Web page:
Children could try their hands at pebble painting or willow weaving, both of which proved very popular.  Nicola Mclean had organised the willow weaving and she had cards and other items for sale, along with her deer and hare willow sculptures on show.

Meanwhile, adults and children alike could investigate the craft stalls, jam stall or the plant stall.

The Friends had also picked some fruit from the orchard, both to show people the different types of apples and pears, but also so people could take some away with them for a small donation.

A huge ‘Thank You’ goes to Dean Hardy and the other musicians for their entertainment and to Nicola for her help, along with all our other volunteers who helped set up and look after the stalls on the day.

Den Building Competition Take Three

Despite the rain halfway through the competition those taking part in The Friends of Bourne Wood Den Building on Sunday, had an enjoyable afternoon.

The runner-up were the Lavberts!
The runner-up were the Lavberts!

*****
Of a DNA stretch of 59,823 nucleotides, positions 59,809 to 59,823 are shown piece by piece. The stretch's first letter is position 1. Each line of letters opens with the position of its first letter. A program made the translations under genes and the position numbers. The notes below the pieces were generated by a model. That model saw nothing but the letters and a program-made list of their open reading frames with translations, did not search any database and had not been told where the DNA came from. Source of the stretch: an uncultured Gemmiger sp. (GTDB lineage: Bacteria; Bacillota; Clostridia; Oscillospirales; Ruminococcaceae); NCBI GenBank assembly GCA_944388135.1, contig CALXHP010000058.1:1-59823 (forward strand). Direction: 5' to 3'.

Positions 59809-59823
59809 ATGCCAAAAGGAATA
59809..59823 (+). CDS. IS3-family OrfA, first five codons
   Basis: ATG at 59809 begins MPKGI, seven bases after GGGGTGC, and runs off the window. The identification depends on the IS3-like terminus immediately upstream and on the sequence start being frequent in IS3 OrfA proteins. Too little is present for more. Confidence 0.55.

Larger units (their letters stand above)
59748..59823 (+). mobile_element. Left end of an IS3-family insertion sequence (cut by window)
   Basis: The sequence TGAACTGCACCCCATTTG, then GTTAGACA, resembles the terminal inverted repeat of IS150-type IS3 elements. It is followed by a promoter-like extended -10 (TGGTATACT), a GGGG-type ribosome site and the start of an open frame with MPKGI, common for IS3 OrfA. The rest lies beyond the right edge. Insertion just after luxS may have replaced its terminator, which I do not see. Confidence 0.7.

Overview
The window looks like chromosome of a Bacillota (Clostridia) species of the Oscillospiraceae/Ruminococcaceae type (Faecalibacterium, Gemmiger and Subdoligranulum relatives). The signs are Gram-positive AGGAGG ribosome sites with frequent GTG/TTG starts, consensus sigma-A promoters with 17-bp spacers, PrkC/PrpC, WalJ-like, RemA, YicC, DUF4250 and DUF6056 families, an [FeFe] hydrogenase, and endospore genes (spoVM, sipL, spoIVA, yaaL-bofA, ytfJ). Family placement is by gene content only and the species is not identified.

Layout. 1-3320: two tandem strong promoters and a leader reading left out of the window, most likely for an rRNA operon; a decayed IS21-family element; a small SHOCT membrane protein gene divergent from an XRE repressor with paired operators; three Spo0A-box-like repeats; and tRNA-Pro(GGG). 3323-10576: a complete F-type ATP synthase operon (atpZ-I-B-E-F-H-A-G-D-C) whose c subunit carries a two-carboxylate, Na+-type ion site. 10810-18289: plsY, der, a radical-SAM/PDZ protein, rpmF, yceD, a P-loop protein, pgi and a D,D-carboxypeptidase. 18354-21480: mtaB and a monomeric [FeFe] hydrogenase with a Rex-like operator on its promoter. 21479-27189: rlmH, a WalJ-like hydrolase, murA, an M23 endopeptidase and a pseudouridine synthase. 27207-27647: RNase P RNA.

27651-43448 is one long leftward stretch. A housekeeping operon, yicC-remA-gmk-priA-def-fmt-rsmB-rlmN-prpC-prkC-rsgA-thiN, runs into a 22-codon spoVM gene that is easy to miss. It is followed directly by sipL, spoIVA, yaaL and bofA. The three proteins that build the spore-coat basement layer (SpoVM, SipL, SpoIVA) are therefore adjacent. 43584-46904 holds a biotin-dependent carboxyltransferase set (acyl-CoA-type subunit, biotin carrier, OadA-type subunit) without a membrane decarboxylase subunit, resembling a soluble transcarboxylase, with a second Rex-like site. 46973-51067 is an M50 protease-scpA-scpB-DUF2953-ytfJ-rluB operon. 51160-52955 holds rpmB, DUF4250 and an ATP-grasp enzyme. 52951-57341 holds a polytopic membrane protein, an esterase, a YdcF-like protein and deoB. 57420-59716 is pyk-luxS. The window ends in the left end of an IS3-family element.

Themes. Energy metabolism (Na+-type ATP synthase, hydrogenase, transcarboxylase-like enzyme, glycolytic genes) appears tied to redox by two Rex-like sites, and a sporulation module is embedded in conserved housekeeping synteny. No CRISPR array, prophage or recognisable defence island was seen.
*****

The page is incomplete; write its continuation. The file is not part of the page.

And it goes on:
The five families used leftover materials from the thinning to create dens deep within the wood, which were then covered with bracken.  John Wilcockson, the leader of the event explained how to make the dens, suggested extras that could be added and reminded people that all of the family should fit in the den and that they should be waterproof!

The winning den, by the Bower family.
The winning den, by the Bower family.

The winning family was Eric Bower, Kat Walters and Rose and Ted Bower-Walters who had a removable door for their cosy den.   The runners-up had two seats, a cooker and a bar, while one family included a dog kennel.

children watching den building
Supervising the build!

Due to the rain, everyone was keen to get into the dens at the end as it was much drier in there!

Our house in the middle of the wood, our house.....
Our house in the middle of the wood, our house…..

Thanks go to John for running the event and our helpers, Cindy, Brian and Valerie for helping to judge and look after those taking part.

Photographs by John Wilcockson

Flowers and Minibeasts Walk

The walk started well, as the leaders, Keith Porter and Richard Jefferson had been on a pre-amble and returned with a Purple Hairstreak – which although found in the wood is not something many of us had seen as they spend their lives right at the top of oak trees – so are difficult to spot!

Setting off; looking for flowers and minibeast!
Setting off; looking for flowers and minibeast!

We set off furnished with butterfly nets and sweep nets, which not only did the children enjoy – but the adults had great fun trying to catch butterflies and even more fun transferring them to the identification pots.

Identifying the latest catch!
Identifying the latest catch!